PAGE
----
When I moved to LA, one of the first fashion shoots I did was on Las Palmas avenue, right next to an old, closed down theater, and a church that had the Acropolis for inspiration. Coming from Europe, I needed buildings around me that were considerably older than myself.
Back then I noticed three robots in a shop window, and at second look they turned out to be the mannequins commanded by Ashton Michael. Today, years later, I was back on Las Palmas avenue, and this time to photograph Ashton Michael’s robots, because he had built a runway for fashion planes right in the middle of Las Palmas.
I was invited to the show, but did not have to shoot on behalf of somebody else. I was free to open my eyes and catch whatever fleeting image that came to me to have my camera’s sensor pull it out of the flow of passing moments into the world of facts.
I always like to go into situations that surprise me. The models had quite a bit of tattoo work on them and an end of world-feel. The walking style was hard and merciless, a bone crunching, joint shattering fashion goosestep. The fashion goosestep has been the marching style of fashion presentation for quite a while and I wonder when we’ll see models gracefully floating along the runway in a romantic delusion that contrasts our day-to-day world just as much as the hard step pictures the we can die anytime end of world playstation esthetic.
The rhythm of the show was fast and staccato, but then there were pauses at least a second long on which I focused. Those brief moments… and then it was all over in a very short time. I was thinking one could record the show at normal speed and play it back in slow motion to make life last longer, bring it down to the speed of human perception which likes not just get volleyed by sensual impressions, but also a chance on reflecting what one has seen.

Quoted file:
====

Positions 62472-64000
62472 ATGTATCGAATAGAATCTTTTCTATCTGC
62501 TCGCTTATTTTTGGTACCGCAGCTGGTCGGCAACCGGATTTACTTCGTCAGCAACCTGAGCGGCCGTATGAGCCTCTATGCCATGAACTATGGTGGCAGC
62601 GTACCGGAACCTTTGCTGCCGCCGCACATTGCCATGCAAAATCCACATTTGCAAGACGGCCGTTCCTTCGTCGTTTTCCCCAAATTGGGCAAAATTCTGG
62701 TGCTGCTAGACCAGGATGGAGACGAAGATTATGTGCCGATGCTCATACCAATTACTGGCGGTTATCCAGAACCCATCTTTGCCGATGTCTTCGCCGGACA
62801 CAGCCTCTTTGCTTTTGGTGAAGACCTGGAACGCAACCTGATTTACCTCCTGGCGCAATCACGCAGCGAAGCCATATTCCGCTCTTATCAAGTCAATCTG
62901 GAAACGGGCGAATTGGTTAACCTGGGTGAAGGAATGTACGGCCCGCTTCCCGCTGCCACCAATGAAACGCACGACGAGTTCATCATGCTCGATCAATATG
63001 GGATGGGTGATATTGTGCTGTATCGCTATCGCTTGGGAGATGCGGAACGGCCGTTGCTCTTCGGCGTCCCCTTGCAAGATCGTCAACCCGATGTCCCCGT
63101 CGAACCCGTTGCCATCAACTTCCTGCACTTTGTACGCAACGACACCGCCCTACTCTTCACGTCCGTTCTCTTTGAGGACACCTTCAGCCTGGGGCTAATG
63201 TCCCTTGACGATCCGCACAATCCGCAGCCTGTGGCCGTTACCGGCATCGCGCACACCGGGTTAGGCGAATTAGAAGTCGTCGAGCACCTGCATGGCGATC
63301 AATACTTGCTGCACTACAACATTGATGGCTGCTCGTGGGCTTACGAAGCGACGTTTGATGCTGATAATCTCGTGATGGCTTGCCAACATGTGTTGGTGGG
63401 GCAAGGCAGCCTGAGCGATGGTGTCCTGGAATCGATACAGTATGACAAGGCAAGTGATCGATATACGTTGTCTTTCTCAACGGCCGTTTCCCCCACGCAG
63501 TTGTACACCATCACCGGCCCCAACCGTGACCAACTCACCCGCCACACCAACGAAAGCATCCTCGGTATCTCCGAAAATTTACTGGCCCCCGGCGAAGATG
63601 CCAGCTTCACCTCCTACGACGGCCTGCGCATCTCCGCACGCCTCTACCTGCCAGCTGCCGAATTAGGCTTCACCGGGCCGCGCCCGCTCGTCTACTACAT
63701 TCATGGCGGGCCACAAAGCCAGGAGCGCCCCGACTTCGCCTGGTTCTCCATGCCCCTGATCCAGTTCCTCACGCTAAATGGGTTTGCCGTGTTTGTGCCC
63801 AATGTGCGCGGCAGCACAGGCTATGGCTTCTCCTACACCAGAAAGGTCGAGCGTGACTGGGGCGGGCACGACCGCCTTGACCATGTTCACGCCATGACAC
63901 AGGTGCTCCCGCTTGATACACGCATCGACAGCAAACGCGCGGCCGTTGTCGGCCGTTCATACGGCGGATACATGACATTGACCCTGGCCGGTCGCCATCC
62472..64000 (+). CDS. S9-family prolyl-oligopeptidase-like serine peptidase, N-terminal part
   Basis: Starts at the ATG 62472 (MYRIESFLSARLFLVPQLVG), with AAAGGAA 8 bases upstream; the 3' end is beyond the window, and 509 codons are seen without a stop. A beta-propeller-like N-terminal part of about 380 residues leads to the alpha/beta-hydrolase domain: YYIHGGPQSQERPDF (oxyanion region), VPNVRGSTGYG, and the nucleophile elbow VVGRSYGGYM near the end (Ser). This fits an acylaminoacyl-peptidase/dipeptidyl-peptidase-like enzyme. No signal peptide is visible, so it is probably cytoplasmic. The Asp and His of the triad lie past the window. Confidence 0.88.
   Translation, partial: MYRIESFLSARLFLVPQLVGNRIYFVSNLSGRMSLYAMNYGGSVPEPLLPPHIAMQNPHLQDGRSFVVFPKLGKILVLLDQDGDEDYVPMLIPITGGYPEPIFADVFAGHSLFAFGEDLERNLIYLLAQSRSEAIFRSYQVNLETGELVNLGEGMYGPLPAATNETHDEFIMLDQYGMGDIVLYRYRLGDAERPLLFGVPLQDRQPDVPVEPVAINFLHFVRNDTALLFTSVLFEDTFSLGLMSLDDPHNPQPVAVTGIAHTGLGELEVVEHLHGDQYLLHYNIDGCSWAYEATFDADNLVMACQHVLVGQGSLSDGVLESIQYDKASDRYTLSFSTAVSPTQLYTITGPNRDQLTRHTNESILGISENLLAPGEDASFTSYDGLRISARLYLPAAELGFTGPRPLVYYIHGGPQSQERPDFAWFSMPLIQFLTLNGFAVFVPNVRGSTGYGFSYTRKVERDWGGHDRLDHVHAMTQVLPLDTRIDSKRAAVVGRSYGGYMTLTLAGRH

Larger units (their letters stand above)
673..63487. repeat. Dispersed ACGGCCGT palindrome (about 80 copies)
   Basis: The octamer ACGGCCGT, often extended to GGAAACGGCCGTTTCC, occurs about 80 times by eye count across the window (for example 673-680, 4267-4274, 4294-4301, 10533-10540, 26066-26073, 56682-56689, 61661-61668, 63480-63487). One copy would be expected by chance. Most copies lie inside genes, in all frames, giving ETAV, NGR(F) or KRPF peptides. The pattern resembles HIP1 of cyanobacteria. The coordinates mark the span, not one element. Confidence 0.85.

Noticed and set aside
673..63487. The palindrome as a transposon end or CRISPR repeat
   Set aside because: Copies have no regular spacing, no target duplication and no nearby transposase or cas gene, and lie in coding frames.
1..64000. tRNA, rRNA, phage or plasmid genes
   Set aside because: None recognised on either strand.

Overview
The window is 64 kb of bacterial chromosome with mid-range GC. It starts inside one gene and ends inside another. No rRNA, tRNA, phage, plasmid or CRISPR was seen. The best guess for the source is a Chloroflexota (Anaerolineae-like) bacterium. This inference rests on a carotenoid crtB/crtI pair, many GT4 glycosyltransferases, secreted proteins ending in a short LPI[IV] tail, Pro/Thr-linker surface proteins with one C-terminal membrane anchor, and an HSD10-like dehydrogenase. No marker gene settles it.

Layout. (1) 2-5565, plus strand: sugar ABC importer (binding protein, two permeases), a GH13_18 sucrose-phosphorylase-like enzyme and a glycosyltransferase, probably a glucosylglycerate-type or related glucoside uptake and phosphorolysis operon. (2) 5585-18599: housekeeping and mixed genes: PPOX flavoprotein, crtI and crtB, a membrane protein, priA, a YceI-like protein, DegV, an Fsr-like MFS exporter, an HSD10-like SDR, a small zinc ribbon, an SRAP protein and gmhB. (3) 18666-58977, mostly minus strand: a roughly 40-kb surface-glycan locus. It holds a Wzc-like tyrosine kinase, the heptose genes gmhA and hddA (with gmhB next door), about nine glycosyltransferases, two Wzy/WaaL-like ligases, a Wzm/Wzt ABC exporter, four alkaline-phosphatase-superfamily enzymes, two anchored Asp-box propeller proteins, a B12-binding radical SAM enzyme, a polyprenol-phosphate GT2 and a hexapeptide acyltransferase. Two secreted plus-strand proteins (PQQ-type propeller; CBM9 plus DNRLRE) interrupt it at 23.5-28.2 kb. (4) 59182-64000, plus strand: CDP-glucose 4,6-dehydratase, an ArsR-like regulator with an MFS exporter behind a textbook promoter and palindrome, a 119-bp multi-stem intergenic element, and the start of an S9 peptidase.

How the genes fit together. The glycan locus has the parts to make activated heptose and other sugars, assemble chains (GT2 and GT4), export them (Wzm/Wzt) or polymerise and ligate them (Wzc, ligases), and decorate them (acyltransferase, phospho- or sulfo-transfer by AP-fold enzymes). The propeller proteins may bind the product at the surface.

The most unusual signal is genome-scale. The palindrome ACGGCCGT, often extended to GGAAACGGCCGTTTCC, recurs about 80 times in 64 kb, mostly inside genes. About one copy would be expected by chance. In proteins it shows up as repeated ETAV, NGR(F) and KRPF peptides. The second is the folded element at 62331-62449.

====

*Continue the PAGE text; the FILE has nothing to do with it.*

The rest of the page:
I always long for time and the moment of contemplation but I don’t feel out of sync with this world that goose steps along just like the models on this stage. There is so much need for a break in speed and nothing showed it more to me than how quick this show was over. I suppose I had about six minutes of show time and whenever I got a favorite look and wanted to see more of it – it was already vanishing into a back view, like something that had never been there.
It was like a moment that felt like memory of it as it was happening, so quickly it streamed by like a feed of life and fashion, never to return for a second look or reflection.
We’re hiding behind our speed, and I want to slow things down, tear the cover away. I looked into the brief moments of quiet with this images. Then it was all over. The sun had set. And when I turned around the runway had gone. Had it ever been there?